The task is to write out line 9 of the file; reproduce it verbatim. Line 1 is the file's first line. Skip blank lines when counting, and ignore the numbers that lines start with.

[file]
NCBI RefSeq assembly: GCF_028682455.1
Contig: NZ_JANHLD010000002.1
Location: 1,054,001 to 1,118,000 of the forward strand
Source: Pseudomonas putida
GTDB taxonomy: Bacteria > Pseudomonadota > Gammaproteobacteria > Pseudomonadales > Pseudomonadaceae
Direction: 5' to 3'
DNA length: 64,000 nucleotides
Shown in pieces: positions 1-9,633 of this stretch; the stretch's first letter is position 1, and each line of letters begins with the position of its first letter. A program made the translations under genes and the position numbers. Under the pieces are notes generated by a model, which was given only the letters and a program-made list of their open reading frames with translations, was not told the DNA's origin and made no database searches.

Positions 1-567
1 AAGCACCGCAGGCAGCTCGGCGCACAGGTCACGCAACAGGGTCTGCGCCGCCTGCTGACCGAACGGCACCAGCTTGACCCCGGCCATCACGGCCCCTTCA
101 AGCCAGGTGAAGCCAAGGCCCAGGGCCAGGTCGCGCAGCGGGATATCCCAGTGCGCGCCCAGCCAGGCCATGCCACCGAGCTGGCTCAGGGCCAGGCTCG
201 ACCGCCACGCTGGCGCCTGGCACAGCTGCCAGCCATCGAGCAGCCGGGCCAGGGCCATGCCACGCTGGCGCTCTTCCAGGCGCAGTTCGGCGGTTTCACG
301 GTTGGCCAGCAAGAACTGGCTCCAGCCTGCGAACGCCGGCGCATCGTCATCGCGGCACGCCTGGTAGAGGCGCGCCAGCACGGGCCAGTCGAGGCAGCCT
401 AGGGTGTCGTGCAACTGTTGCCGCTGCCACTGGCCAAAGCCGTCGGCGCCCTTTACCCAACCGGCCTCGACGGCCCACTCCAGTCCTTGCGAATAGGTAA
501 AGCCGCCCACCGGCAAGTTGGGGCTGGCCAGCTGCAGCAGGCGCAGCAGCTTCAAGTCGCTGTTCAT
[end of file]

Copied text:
Positions 1-567